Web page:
Young Merida boxer hopes to follow path of world champion Berchelt, also from Merida

Photo by Robert Adams

Merida has a long and storied history of boxing champions, including the current World Boxing Council Super Featherweight Champion Miguel “El Alacran” Berchelt, who successfully defended his title in Los Angeles Saturday July 15.

A new face on Merida’s professional boxing scene, 19-year-old Brandon Salazar, is being compared to Berchelt. Salazar’s size, style and even facial features are similar to Berchelt’s, notes Merida trainer Abraham “Balukas” Falcon.

Falcon should know. The trainer, who last week formally opened his own gym, Balukas Box Team, in Merida’s Centro, worked 22 fights in Berchelt’s corner from 2013 to 2016. Falcon is now training and managing Salazar and about 10 more fledgling pro boxers in Merida.

“We are working with Brandon with a plan we have developed,” Falcon said in an exclusive interview with The Yucatan Times last week at his gym on Calle 36 at Calle 69. “In about a year and a half Brandon will be at a good level” in the professional boxing world.

Salazar, whose nickname is “El Cuervo,” trained previously at Merida’s San Francisco de Assis gym, where Berchelt trained until moving to Sonora a couple years ago. The two fighters met at San Franciso de Assis.

While Salazar admires Berchelt, the young Merida boxer, who fights in the 119 lbs. Bantam division, says his real idol is Manny Pacquiao, the Filipino world champion. “More than all others I admire him,” Salazar said during a break from his rigorous training workout. “He started at the very bottom.”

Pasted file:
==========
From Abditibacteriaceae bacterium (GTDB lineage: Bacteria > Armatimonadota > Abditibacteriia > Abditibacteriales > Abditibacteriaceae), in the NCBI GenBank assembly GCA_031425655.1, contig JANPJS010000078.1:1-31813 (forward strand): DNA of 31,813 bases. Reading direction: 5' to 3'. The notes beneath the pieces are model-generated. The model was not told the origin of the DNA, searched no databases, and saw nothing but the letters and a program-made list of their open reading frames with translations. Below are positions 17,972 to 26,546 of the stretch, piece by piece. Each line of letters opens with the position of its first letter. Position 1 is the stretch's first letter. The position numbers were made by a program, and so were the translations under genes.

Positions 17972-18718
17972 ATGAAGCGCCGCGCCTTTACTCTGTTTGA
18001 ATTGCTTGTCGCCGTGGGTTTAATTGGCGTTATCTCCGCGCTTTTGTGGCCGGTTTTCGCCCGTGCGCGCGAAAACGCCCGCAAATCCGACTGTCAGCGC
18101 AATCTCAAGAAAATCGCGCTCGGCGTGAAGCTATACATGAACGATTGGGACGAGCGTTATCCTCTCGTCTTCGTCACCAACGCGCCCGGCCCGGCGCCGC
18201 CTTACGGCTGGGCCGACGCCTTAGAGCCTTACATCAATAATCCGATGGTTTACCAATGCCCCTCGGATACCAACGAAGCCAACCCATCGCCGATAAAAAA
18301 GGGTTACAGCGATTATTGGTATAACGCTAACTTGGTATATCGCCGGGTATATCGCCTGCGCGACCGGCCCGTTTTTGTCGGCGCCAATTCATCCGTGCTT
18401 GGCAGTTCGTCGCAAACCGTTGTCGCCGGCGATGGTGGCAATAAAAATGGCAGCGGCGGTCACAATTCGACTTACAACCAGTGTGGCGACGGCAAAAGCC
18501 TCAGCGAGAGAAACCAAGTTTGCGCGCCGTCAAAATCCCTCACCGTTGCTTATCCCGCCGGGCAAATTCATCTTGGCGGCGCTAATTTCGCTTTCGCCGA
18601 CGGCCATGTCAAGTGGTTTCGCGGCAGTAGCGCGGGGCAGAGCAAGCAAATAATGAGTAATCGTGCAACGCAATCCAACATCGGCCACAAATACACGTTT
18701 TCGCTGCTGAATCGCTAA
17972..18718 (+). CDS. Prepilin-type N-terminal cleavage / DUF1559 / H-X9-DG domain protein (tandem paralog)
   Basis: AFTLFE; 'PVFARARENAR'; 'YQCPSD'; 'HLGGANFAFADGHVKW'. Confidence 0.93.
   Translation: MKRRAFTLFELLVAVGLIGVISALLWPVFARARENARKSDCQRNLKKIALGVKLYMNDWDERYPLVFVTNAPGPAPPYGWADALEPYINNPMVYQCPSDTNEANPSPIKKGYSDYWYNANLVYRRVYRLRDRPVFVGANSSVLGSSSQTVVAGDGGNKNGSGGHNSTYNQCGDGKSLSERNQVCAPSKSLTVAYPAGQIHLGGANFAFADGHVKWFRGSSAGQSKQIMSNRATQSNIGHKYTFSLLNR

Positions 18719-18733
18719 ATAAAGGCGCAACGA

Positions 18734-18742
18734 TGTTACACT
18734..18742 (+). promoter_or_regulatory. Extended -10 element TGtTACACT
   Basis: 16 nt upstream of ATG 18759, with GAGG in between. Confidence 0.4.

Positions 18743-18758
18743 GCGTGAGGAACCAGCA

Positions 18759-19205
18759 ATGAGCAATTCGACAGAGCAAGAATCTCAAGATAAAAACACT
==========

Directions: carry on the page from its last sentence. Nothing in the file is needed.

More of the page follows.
Salazar’s entrance into boxing began at age 11, when by chance former world champion and Yucatecan boxing legend Miguel Canto saw him play-boxing with his sister on a Merida street. Canto liked Brandon’s style and invited him to start training. With Canto’s suppport, Brandon developed into a very successful amateur boxer, with a 28-2 record in Merida and Cancun.

That amateur success has led Salazar to set his sights high for a professional career. “I hope to be a world champion and have the people appreciate me for this,” he said. “I would like to travel, maybe fight in Las Vegas for the world championship.”

Still, Merida is the place Salazar wants to continue to call home. “I don’t know any place better than Merida to live,” he said.

Salazar, who hails from Colonia Dzununcan in south Merida, is following a rigorous tranining schedule to prepare for his second professional bout set for Aug. 26 in Merida. (He won his first contest by unanimous decision last November.)

Five days a week, he works out about eight hours, rising at 5 a.m. to run 7 kilometers along the Periferico and then make the long trip to Balukas Box Team, where he shadow boxes, trains on the heavy bag, jumps rope, does situps and pushups and occasionally spars with other boxers.

While Salazar looks up to established pros like Pacquiao and Berchelt, it’s clear that the other youths at Balukas Box Team hold him in high regard as well.

Although Salazar hopes to rise and travel far in the boxing world, at 19 he has already achieved a good measure of the recognition that he hopes to obtain from his compatriots here in Merida.

Story and photos by Robert Adams for TYT